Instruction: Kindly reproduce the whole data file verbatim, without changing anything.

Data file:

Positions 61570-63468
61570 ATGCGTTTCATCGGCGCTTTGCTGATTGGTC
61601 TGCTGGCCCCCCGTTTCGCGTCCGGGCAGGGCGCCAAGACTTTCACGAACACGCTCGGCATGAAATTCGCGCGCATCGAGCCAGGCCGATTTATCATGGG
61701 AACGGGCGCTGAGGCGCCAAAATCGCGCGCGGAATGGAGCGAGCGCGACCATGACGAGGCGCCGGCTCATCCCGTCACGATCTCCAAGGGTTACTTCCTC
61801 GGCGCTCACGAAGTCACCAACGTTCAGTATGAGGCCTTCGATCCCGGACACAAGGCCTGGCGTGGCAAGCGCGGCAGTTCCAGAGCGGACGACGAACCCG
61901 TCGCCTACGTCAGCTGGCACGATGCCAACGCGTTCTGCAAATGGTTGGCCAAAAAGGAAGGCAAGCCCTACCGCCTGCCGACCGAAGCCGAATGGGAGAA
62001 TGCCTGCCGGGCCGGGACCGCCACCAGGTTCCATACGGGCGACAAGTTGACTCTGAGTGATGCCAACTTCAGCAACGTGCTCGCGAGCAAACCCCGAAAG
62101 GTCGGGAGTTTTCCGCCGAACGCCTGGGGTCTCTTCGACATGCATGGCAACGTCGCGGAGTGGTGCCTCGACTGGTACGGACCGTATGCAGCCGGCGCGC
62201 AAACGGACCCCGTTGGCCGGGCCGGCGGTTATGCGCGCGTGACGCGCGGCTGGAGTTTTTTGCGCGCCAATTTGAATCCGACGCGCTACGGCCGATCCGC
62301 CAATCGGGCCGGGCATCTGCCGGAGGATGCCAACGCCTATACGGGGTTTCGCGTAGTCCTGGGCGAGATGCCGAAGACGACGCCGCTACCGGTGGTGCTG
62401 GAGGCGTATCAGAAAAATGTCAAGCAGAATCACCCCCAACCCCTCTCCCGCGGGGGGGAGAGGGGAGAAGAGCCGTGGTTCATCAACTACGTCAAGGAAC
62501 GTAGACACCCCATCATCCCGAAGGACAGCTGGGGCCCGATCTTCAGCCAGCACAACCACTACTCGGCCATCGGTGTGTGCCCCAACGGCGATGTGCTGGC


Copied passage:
Positions 61570-63468
61570 ATGCGTTTCATCGGCGCTTTGCTGATTGGTC
61601 TGCTGGCCCCCCGTTTCGCGTCCGGGCAGGGCGCCAAGACTTTCACGAACACGCTCGGCATGAAATTCGCGCGCATCGAGCCAGGCCGATTTATCATGGG
61701 AACGGGCGCTGAGGCGCCAAAATCGCGCGCGGAATGGAGCGAGCGCGACCATGACGAGGCGCCGGCTCATCCCGTCACGATCTCCAAGGGTTACTTCCTC
61801 GGCGCTCACGAAGTCACCAACGTTCAGTATGAGGCCTTCGATCCCGGACACAAGGCCTGGCGTGGCAAGCGCGGCAGTTCCAGAGCGGACGACGAACCCG
61901 TCGCCTACGTCAGCTGGCACGATGCCAACGCGTTCTGCAAATGGTTGGCCAAAAAGGAAGGCAAGCCCTACCGCCTGCCGACCGAAGCCGAATGGGAGAA
62001 TGCCTGCCGGGCCGGGACCGCCACCAGGTTCCATACGGGCGACAAGTTGACTCTGAGTGATGCCAACTTCAGCAACGTGCTCGCGAGCAAACCCCGAAAG
62101 GTCGGGAGTTTTCCGCCGAACGCCTGGGGTCTCTTCGACATGCATGGCAACGTCGCGGAGTGGTGCCTCGACTGGTACGGACCGTATGCAGCCGGCGCGC
62201 AAACGGACCCCGTTGGCCGGGCCGGCGGTTATGCGCGCGTGACGCGCGGCTGGAGTTTTTTGCGCGCCAATTTGAATCCGACGCGCTACGGCCGATCCGC
62301 CAATCGGGCCGGGCATCTGCCGGAGGATGCCAACGCCTATACGGGGTTTCGCGTAGTCCTGGGCGAGATGCCGAAGACGACGCCGCTACCGGTGGTGCTG
62401 GAGGCGTATCAGAAAAATGTCAAGCAGAATCACCCCCAACCCCTCTCCCGCGGGGGGGAGAGGGGAGAAGAGCCGTGGTTCATCAACTACGTCAAGGAAC
62501 GTAGACACCCCATCATCCCGAAGGACAGCTGGGGCCCGATCTTCAGCCAGCACAACCACTACTCGGCCATCGGTGTGTGCCCCAACGGCGATGTGCTGGC